10 Books to Add To Your Ultimate Rainy Day Reading List
Featuring books we guarantee you won’t be able to put down—not even to check your phone
At what life stage exactly does a quiet evening at home appeal to a millennial more than a night out with friends? We’re not quite sure ourselves, but time away from the social scene has become a guilty pleasure, and with a book in hand, a wonderful new indulgence.
Let’s call a spade a spade: rainy days just make us want stay in, have a hot cup of coffee and cozy up like we’re ready to hibernate. But while we’re still up for nights that are worthwhile, we’ve got a killer 2016 reading list to keep us company in the meantime. So should you need an alternative to your weekend at the Palace, like a much-needed alone time, take one of these books off the shelf and dive in.
Here I Am by Jonathan Safran Foer
FILED UNDER: Refreshing New Novel
SOMETHING EXTRA: This is Jonathan Safran Foer’s first novel in 11 years
"[A] startling and urgent novel. . .There are scenes so sad and so funny and so wry that I texted a friend repeatedly as I was reading it, just to say “goodness me!”. . .The soul, if you will, of this novel is not in its technique, but in its soulfulness. It is a novel about why we love and how we love, and how we might stop loving. It is humane in that no character is a caricature. Foer has become the novelist we deserve. . .[He has] stretched and expanded the possibilities of the novel without losing either intellectual integrity or emotional honesty. Here I Am is not just bold, it is brave . . .That this book is not on the Man Booker shortlist is nothing short of a disgrace: it will be remembered when all the second-rate crime fiction and dinner party novels are long forgotten.”―Stuart Kelly, The Scotsman (UK)
Shoe Dog: A Memoir by the Creator of Nike
FILED UNDER: New Must-Read Memoir
“Shoe Dog is a great American story about luck, grit, know-how and the magic alchemy of a handful of eccentric characters who came together to build Nike. That it happened at all is a miracle, because as I learned from this book, though we are a nation that extols free enterprise, we also excel at thwarting it. This is Phil Knight, one on one, no holds barred. The lessons he imparts about entrepreneurship and the obstacles one faces in trying to create something are priceless. The pages I folded down are too many to mention.”—Abraham Verghese, author of Cutting for Stone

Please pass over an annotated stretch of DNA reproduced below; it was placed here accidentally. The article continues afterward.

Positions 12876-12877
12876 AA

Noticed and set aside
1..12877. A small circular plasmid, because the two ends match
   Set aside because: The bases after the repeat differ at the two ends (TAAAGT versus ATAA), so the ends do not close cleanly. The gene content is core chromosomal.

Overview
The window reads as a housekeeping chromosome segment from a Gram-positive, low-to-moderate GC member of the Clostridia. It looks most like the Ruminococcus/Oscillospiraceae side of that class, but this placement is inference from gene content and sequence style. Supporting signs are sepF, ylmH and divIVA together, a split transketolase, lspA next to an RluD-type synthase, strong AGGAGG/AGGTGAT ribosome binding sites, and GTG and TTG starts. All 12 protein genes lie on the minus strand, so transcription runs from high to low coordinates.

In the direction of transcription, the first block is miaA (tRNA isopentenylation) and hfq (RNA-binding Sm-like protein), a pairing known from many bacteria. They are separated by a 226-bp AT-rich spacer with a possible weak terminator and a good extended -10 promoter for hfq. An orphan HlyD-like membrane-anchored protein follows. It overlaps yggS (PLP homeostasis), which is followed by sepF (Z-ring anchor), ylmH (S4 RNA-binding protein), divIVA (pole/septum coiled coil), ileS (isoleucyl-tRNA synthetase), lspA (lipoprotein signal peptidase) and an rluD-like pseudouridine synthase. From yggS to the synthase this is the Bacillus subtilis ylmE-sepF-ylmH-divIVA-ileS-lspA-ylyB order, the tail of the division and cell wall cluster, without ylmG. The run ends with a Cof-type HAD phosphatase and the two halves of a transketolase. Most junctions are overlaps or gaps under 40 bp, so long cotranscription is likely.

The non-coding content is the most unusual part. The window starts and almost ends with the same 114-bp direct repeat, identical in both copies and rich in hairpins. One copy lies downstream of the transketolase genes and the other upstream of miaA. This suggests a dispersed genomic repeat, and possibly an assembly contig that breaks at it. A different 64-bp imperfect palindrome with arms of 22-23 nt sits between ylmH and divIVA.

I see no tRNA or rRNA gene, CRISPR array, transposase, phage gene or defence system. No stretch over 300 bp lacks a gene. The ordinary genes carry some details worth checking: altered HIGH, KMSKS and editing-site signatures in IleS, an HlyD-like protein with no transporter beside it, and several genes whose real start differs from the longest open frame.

You’ll Grow out of It by Jessi Klein
FILED UNDER: Hilarious
"Is it really a surprise that comedian Jessi Klein, head writer and executive producer for Inside Amy Schumer, would write a book of personal essays brimming with sharp observations and insights, and poignant recollections but that above all is very, very funny?...We guarantee that this book will quickly become one of your summer favorites."―Entertainment Weekly
I Know Why the Caged Bird Sings by Maya Angelou
FILED UNDER: Classic
SOMETHING EXTRA: Maya Angelou’s autobiography was nominated for a National Book Award
“The caged bird "sings of freedom," writes Maya Angelou in her poem Caged Bird—a poignant recurring image throughout her work, as she eloquently explores the struggle to become liberated from the shackles of racism and misogyny. This evocative first volume of her six books of autobiography, originally published in 1969 (1984 in the UK), vividly depicts Angelou's "tender years" from the ages of three to 16, partly in the American south during the depression-wracked 1930s, while also offering timeless insights into the empowering quality of books.”―Anita Sethi, The Guardian
Originals by Adam Grant
FILED UNDER: Invaluable Insight
“Originals is one of the most important and captivating books I have ever read, full of surprising and powerful ideas. It will not only change the way you see the world; it might just change the way you live your life. And it could very well inspire you to change your world.”—Sheryl Sandberg, COO of Facebook and author of Lean In. Read the next five.